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How to Write a Self-Assessment Report
Self-assessment reports or reviews give employees the opportunity to describe to supervisors their professional objectives, achievements and challenges. Managers use them as background for employee performance reviews. The assessment keeps managers up to date on employees’ accomplishments, helps compare the performance expectations of workers and managers and can help pinpoint an employee's need for support or additional training to grow in the job.
Describe your job objectives. “Paraphrasing job objectives gives the manager a clear picture of how well an employee understands job performance expectations,” Success Factors, a business software company website explains.
Explain your accomplishments and why they matter. Include as many as possible and also explain how they helped the company. Be factual and give specific examples of when and how your contributions made a difference, leadership development Joan Lloyd states in an article on the JobDig website.
Ask colleagues and workers outside your department and customers for feedback on your performance. They may provide helpful perspectives that hadn’t occurred to you. “This is especially valuable data if your results are measured by how you work as a team member and by how you deliver results to people outside your department,” Lloyd notes.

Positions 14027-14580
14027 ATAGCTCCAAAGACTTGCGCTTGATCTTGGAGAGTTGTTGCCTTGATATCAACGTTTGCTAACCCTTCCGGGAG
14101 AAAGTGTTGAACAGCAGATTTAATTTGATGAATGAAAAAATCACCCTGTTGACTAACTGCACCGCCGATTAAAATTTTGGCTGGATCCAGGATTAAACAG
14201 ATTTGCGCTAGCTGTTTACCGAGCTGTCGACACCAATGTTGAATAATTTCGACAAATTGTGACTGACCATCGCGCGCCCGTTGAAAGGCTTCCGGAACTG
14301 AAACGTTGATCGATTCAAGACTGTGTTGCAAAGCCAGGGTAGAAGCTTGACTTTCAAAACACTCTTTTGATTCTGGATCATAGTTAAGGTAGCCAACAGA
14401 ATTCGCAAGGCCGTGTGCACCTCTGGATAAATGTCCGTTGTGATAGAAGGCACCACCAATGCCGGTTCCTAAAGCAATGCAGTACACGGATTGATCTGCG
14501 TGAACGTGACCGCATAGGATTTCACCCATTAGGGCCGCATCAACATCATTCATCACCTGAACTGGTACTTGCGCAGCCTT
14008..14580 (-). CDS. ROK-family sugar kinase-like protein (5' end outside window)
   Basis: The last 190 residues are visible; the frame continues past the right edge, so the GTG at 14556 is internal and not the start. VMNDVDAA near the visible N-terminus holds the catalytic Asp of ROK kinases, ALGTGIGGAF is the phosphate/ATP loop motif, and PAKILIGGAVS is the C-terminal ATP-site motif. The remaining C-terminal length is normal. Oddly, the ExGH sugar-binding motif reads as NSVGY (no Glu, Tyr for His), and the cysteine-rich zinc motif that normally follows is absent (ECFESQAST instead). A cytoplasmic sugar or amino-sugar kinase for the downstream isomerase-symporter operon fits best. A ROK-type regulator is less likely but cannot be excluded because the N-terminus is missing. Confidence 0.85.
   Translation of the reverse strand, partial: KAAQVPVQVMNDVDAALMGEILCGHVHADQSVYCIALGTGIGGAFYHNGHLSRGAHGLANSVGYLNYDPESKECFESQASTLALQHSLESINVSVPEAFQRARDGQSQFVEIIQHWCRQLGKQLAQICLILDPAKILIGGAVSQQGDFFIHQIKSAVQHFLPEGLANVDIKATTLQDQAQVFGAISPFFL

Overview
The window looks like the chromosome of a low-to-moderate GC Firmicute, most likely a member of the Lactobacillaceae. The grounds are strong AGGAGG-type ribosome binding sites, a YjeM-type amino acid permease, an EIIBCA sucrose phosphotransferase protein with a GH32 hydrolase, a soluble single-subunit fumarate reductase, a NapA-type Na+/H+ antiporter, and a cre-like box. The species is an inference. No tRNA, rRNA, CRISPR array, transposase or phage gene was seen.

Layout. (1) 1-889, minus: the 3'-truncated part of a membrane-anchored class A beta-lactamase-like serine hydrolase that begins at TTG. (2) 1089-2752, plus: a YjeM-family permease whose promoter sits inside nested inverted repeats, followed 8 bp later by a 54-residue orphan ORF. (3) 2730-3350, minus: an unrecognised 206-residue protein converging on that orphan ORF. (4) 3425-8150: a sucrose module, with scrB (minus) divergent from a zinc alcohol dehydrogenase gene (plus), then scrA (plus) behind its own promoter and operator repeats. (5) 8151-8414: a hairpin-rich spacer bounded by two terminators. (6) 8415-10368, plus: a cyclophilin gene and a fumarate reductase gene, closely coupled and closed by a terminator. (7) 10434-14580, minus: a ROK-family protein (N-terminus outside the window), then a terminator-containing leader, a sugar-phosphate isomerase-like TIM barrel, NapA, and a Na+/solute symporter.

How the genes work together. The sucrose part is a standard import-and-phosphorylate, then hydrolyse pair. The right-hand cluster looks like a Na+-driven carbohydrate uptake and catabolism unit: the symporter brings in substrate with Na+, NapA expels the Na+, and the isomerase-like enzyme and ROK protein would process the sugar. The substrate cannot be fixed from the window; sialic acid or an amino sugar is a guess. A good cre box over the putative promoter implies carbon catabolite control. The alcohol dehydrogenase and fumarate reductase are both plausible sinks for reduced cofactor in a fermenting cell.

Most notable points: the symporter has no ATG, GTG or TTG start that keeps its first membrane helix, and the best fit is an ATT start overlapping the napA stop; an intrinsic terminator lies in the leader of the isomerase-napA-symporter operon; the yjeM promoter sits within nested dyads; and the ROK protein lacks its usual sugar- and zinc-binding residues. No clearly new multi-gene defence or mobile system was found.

Acknowledge shortfalls and suggest ways that you can improve, an article on the AllBusiness website says. No one is perfect and admitting errors and ways in which you did not--but plan--to measure up shows that you take your job and performance seriously.
When possible, include your supervisor in the process. Let her know, diplomatically, but factually, how you feel about the working relationship, both pros and cons. If appropriate, suggest ways your supervisor can help you improve, such as through more direct or frequent communication or by asking for help in obtaining training or other types of support. This encourages discussion and shows that you value your supervisor's mentorship.
Don’t use the report to lobby for a raise or promotion. Assessments “should focus on where and how well you’re doing, and how to improve. “they are used to help initiate a dialogue, encourage personal growth, and facilitate employee development,” AllBusiness says.
- Don't use the report to lobby for a raise or promotion. Assessments "should focus on where and how well you're doing, and how to improve. "they are used to help initiate a dialogue, encourage personal growth, and facilitate employee development," AllBusiness says.
Barbara Bryant has been writing professionally for 25 years. She has contributed to "The Military Engineer" and ASCE's "Civil Engineering" magazines as well as many other publications. Through newsletters and blogs, Bryant specializes in health and fitness topics, drawing on expertise from personal trainers and a naturopathic doctor.